Feeling the burn of online learning
By Katrina Turchin
Burnout. It comes from spending hours sitting in one spot, staring at your computer screen until your eyes burn. When your bones ache from not moving all day, and your fingers cramp from continuously typing. The work never seems to stop, and when it does, the opportunity to get ahead tempts you, encouraging you to keep going.
It’s true, working from home has many benefits. It limits the number of people you surround yourself with, thus limiting risk of exposure, and it gives you tons of spare time that you would have otherwise spent commuting back and forth to your workplace or school.
While working from home gives you more time to yourself, spend that extra time working even more.
For professionals, it’s the temptation of answering just one more email before finally clocking out two hours later. And for students, it’s the allurement of finishing all the required discussion posts early or writing an essay the night before it’s due. Burn out is different for everyone, but it’s plaguing most of us.
Students are especially victims of burnout or Zoom fatigue, known as the “tiredness associated with overusing virtual platforms of communication.”
Hours are spent sitting in front of computer screens watching professors struggle with technology, reading messages from classmates in the group chat, and listening to people continuously accidentally talk over each other. Then, more hours are spent after class working on assignment after assignment.
The sweet relief of finishing an assignment never comes because once you finish one paper, there are two more due the next week. The workload never seems to end and is especially heavier with online classes.
“I’ll spend hours staring at my screen and feel like I’m nowhere near getting everything done,” commented a MacEwan student on the university’s Student Experience Facebook page, which is not affiliated with the university.
People say that the pandemic has given us more time to live, more time to think, and more time to spend with our loved ones. All its given students are more time to do more work.
Not going to campus for classes and socializing face-to-face with classmates is also detrimental to students’ brain function. The commute to campus and moving from class to class keeps students energized and gives them a break from their screens. Without those breaks, there’s only screen time.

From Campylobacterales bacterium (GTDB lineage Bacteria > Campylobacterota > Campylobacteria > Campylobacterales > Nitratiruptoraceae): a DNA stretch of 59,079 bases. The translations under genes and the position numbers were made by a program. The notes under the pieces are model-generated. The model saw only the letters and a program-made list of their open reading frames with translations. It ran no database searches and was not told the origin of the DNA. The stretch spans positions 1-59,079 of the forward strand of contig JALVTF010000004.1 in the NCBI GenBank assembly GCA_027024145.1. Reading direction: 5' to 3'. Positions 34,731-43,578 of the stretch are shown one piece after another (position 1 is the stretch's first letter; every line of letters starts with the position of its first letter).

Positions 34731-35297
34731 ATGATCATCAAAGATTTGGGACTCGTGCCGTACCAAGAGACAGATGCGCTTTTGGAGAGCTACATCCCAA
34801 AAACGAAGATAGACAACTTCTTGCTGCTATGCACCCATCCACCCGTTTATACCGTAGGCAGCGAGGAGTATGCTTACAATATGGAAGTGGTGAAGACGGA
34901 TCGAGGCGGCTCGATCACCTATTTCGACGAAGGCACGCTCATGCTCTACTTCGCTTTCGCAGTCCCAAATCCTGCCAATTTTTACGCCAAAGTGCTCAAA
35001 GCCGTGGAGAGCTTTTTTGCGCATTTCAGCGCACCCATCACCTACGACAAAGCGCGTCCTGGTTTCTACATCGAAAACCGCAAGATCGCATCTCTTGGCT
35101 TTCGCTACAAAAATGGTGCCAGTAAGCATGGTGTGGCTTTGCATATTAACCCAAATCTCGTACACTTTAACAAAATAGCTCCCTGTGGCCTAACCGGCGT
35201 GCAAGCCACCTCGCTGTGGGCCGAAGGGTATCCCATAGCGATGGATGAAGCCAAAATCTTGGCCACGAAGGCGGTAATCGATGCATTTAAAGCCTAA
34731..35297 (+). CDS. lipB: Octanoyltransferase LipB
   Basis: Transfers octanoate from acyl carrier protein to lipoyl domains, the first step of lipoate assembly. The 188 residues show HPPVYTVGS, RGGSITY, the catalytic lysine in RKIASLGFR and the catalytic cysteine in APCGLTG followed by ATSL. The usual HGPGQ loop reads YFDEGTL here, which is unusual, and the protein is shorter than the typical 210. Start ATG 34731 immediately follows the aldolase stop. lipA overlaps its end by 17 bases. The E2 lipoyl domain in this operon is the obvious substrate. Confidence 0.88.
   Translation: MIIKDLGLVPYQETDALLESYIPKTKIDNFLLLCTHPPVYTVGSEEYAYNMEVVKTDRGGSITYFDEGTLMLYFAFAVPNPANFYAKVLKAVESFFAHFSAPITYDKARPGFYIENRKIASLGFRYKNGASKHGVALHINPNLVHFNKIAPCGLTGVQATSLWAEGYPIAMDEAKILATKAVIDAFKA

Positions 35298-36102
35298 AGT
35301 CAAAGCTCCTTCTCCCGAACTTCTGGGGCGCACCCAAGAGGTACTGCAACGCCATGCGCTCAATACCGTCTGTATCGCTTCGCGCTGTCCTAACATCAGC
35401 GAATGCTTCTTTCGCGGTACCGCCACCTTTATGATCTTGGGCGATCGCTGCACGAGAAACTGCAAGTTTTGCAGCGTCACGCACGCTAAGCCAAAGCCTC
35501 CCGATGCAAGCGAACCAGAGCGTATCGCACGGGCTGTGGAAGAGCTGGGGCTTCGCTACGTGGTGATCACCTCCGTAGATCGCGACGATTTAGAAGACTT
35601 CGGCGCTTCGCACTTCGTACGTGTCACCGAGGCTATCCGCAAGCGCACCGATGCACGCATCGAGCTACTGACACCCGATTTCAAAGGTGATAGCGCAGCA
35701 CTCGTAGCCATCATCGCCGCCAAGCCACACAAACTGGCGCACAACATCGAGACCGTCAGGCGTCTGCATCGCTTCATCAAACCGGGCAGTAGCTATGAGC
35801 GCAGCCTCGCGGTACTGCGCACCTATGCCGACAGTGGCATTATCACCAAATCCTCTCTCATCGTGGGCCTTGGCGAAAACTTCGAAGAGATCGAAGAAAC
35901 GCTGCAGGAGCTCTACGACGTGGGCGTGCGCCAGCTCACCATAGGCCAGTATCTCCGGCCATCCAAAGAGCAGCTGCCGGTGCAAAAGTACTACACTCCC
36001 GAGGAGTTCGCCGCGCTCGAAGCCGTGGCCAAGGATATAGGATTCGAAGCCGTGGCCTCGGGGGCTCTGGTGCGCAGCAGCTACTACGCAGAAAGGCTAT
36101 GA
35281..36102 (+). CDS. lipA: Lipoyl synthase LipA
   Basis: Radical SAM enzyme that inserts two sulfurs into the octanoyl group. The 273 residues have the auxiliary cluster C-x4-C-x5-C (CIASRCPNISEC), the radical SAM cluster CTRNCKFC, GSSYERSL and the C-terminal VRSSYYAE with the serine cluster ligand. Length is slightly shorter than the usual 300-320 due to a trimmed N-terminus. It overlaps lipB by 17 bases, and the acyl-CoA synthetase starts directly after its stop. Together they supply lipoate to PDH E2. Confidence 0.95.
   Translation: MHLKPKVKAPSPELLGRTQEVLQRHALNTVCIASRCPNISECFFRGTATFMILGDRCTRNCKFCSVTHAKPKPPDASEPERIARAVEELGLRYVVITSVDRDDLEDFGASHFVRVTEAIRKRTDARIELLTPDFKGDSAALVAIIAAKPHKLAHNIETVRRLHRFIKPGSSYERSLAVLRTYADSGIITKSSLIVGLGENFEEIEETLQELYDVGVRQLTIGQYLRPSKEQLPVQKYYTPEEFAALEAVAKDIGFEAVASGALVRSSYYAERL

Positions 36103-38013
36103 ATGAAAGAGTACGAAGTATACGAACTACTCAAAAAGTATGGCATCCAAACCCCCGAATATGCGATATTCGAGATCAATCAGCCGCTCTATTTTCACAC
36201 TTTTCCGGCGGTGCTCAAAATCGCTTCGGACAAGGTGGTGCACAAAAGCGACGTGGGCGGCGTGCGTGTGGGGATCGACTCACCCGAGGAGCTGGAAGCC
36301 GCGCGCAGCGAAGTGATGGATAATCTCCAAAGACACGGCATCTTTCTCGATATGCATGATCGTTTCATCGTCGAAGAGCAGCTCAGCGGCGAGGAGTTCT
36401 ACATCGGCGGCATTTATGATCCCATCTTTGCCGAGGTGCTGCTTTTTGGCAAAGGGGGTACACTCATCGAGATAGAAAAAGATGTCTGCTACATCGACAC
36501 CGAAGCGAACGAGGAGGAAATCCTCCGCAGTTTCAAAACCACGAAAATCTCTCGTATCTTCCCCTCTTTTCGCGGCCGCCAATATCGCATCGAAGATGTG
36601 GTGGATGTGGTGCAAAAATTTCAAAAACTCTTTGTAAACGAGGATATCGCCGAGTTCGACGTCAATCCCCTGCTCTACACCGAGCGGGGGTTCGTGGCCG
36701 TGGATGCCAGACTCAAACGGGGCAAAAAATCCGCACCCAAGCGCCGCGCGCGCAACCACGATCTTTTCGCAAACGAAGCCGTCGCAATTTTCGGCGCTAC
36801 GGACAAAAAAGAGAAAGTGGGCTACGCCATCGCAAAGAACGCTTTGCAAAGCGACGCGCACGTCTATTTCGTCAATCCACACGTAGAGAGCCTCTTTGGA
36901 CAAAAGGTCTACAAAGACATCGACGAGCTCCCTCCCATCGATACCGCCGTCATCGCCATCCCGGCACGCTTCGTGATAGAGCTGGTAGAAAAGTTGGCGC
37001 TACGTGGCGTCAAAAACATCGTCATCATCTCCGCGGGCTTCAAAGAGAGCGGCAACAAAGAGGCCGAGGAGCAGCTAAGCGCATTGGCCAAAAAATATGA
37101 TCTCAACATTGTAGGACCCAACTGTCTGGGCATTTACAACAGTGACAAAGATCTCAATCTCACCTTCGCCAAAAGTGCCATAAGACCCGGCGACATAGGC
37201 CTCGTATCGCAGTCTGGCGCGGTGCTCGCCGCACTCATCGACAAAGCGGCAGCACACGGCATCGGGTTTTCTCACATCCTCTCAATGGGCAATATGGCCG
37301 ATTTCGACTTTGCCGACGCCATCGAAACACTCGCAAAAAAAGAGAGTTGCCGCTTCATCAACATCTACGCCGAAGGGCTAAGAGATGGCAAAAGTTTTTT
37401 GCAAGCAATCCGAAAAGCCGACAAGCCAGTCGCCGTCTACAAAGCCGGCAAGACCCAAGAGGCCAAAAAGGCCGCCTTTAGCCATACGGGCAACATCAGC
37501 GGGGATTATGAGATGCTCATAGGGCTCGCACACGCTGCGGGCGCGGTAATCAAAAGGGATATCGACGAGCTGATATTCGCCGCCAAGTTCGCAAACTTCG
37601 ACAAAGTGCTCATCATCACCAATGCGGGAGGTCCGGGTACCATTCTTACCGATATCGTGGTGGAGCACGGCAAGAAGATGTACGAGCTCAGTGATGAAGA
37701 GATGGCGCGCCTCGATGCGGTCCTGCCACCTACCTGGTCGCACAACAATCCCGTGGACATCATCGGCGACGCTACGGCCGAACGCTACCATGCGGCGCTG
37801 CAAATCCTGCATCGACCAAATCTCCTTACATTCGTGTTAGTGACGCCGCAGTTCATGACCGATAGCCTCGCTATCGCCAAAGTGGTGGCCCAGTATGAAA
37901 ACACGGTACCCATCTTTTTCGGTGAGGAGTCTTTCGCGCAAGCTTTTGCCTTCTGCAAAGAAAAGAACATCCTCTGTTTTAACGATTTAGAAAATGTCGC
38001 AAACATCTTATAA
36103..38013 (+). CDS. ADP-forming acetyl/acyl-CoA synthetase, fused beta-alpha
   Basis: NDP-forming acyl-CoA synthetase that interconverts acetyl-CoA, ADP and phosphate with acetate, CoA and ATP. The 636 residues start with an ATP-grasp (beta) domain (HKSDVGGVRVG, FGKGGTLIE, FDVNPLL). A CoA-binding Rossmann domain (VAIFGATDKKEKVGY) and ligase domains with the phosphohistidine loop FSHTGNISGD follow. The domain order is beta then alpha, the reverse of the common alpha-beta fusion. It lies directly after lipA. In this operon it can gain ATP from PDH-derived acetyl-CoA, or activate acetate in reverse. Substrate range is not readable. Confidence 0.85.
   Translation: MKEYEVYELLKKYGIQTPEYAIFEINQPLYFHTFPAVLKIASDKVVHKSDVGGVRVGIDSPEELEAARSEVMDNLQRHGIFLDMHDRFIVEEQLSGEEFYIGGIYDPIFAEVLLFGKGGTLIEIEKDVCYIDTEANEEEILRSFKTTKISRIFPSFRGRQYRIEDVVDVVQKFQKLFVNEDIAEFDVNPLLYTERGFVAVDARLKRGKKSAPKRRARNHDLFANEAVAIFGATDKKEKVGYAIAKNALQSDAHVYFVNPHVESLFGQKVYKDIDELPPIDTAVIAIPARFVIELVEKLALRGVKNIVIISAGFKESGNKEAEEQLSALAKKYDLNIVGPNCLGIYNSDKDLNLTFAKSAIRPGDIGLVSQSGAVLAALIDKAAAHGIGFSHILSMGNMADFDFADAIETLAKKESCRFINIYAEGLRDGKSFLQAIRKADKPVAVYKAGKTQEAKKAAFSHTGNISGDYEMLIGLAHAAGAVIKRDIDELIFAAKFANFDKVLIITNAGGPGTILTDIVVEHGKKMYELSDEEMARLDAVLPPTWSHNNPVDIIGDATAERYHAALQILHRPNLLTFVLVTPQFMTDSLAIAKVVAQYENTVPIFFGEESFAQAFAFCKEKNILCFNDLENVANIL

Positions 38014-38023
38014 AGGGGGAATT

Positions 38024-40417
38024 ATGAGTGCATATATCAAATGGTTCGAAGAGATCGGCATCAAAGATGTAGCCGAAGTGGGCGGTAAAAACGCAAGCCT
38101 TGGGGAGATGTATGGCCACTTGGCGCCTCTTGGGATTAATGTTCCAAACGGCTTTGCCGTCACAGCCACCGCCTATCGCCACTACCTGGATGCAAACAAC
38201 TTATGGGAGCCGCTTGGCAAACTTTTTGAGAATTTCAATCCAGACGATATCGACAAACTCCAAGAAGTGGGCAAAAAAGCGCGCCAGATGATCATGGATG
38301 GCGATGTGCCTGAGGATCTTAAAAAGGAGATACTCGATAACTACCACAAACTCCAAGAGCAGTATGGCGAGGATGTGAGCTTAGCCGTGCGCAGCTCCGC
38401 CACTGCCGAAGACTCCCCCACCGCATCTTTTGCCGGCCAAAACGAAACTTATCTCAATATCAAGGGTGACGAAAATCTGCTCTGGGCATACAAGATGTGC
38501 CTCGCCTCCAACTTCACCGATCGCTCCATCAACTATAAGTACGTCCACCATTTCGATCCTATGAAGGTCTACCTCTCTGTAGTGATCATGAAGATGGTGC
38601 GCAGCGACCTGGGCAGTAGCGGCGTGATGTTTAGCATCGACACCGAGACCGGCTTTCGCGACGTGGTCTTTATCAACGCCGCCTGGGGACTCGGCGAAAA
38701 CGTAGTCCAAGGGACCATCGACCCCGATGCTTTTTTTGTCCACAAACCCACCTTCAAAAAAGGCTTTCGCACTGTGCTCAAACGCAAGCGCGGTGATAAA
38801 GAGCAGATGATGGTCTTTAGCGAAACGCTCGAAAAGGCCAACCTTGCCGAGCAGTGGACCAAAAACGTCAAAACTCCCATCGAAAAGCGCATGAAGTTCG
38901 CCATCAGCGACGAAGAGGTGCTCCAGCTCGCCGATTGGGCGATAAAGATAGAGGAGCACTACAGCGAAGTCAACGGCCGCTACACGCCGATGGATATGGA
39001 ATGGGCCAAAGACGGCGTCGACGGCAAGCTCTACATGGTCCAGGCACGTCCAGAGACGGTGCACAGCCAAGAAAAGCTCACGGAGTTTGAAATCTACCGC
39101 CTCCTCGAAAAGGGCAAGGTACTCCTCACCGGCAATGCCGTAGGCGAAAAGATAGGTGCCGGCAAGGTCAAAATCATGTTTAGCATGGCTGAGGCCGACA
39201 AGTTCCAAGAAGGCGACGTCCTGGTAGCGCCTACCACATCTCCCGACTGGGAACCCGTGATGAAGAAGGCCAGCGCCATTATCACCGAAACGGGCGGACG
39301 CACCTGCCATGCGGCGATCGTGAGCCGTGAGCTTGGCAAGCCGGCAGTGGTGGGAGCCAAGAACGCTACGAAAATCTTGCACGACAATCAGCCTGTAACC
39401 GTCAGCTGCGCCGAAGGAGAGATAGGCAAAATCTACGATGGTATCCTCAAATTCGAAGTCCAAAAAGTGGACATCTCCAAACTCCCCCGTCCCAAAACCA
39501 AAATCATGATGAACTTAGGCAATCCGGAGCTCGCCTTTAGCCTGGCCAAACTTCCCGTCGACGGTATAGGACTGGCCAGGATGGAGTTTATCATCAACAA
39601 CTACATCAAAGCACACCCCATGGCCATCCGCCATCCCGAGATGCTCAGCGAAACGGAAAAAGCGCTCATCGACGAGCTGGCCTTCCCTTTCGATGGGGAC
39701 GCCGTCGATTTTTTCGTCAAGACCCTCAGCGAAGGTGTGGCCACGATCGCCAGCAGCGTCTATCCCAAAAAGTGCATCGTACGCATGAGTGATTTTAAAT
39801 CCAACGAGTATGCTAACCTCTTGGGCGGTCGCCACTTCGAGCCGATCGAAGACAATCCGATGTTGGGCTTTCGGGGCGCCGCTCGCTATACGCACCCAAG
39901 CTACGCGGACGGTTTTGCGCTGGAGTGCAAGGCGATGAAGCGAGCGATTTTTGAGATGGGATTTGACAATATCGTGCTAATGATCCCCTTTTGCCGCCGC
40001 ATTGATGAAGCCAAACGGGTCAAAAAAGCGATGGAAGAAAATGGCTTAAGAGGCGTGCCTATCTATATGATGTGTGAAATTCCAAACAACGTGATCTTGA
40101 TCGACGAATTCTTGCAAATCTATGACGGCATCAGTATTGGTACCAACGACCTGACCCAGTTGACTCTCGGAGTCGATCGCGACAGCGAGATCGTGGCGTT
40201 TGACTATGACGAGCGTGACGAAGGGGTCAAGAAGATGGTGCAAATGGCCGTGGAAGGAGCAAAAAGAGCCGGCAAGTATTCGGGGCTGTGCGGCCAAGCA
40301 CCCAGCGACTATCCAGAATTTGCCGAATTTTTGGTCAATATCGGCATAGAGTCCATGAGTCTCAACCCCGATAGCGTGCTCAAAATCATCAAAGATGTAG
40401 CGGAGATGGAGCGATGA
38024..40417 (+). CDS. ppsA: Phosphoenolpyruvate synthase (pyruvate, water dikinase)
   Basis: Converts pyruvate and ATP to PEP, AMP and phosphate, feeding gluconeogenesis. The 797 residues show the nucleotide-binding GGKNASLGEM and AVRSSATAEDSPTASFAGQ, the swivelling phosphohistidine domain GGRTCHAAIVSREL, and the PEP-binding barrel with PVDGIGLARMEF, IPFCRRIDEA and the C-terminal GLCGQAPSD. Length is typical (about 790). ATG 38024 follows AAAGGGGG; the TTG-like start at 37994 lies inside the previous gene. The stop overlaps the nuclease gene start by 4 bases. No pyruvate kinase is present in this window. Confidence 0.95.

The other challenge students have, in some cases, is having to teach themselves an entire course. One method some professors are using for virtual teaching is posting pre-recorded lecture videos and PowerPoints online for students to watch in their own time. Some students enjoy this method because it gives them free rein to incorporate the course into their schedule. Others find this method to be complicating.
Another student on the MacEwan University Student Experience Facebook page says many of his classes only consist of textbook readings with no lectures, live or pre-recorded.
“I don’t see where all my money is going if I have to teach everything myself via reading the textbooks,” says the student.
Many students are also parents and/or work more than one job alongside being a full-time student. Finding the time to do their schoolwork is becoming increasingly challenging, especially with weekly assignments and discussion boards.
Melissa Bishop, a fourth-year journalism student at MacEwan University, is taking three online classes this semester, and is experiencing similar struggles. She says she only has one scheduled lecture and two ‘work at your own pace’ lectures.
“When you procrastinate those classes and have no accountability in terms of presence, it’s super easy to fall behind and get stressed out,” says Bishop.
Stress levels are high and now that the fall semester is almost over, I think it’s time to acknowledge that student burnout is a real thing induced by the pandemic. Over the winter break, take care of yourselves and ask your loved ones how they are doing. The best way to avoid burnout is to take a break. You deserve it.